doi:10.1007/s11357-011-9352-z
PMCID: PMC3448984  PMID: 22198672
Adrenal gland; Circadian rhythms; Intracrinology; Neurosteroidogenesis
4.  Hippocampal M1 receptor function associated with spatial learning and memory in aged female rhesus macaques 
Age  2010;33(3):309-320.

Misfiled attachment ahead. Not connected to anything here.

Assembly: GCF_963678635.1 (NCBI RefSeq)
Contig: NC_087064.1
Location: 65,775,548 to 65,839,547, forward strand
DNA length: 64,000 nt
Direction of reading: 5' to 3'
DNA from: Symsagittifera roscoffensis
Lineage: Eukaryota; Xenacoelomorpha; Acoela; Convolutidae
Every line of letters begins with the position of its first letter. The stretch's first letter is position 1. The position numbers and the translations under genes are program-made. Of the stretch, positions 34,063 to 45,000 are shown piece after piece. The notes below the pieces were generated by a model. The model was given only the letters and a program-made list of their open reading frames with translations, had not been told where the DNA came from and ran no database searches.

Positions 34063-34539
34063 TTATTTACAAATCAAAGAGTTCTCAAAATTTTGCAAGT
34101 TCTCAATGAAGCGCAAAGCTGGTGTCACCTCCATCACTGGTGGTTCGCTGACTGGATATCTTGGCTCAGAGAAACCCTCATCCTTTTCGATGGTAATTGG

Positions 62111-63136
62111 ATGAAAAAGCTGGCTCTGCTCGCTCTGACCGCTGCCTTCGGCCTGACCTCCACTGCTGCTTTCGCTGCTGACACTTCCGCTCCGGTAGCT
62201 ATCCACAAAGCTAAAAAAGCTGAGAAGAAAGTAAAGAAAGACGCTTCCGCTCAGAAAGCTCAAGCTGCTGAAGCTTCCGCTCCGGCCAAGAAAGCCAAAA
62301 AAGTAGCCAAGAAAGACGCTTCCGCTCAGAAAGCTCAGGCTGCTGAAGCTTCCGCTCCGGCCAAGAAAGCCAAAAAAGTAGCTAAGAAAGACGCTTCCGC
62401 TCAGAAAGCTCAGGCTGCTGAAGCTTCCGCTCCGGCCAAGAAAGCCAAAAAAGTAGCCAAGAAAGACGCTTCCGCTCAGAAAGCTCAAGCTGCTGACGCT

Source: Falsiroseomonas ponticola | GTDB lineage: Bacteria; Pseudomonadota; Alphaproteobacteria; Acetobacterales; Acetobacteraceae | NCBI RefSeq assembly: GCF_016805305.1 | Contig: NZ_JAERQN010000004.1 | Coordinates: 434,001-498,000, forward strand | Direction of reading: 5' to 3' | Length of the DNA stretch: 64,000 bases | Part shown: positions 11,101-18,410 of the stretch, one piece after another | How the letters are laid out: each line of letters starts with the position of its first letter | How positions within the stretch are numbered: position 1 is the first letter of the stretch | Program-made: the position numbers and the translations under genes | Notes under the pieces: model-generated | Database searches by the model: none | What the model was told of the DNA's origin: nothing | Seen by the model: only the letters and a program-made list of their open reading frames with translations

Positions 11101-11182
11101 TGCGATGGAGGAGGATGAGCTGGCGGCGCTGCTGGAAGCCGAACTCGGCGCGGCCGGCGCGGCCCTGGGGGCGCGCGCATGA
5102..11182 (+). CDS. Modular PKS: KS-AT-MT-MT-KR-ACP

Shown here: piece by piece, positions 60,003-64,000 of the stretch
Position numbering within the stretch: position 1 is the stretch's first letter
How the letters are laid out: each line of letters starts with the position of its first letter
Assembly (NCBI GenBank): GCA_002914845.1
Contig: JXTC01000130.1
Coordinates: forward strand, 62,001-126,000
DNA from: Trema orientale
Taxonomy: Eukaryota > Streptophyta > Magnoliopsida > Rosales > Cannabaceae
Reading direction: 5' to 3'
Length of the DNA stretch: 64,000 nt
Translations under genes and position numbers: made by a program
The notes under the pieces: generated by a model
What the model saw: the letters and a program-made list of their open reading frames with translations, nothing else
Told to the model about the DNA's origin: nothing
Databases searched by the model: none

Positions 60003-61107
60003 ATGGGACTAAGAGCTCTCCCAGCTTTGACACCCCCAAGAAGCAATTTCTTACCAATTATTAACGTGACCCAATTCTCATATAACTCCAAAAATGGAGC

Of the acetylcholine muscarinic receptors, the type 1 (M1) and type 2 (M2) receptors are expressed at the highest levels in the prefrontal cortex (PFC) and hippocampus, brain regions important for cognition. As equivocal findings of age-related changes of M1 and M2 in the nonhuman primate brain have been reported, we first assessed age-related changes in M1 and M2 in the PFC and hippocampus using saturation binding assays. Maximum M1 receptor binding, but not affinity of M1 receptor binding, decreased with age. In contrast, the affinity of M2 receptor binding, but not maximum M2 receptor binding, increased with age. To determine if in the elderly cognitive performance is associated with M1 or M2 function, we assessed muscarinic function in elderly female rhesus macaques in vivo using a scopolamine challenge pharmacological magnetic resonance imaging and in vitro using saturation binding assays. Based on their performance in a spatial maze, the animals were classified as good spatial performers (GSP) or poor spatial performers (PSP). In the hippocampus, but not PFC, the GSP group showed a greater change in T2*-weighted signal intensity after scopolamine challenge than the PSP group. The maximum M1 receptor binding and receptor binding affinity was greater in the GSP than the PSP group, but no group difference was found in M2 receptor binding. Parameters of circadian activity positively correlated with the difference in T2*-weighted signal intensity before and after the challenge, the maximum M1 receptor binding, and the M1 receptor binding affinity. Thus, while in rhesus macaques, there are age-related decreases in M1 and M2 receptor binding, in aged females, hippocampal M1, but not M2, receptor function is associated with spatial learning and memory and circadian activity.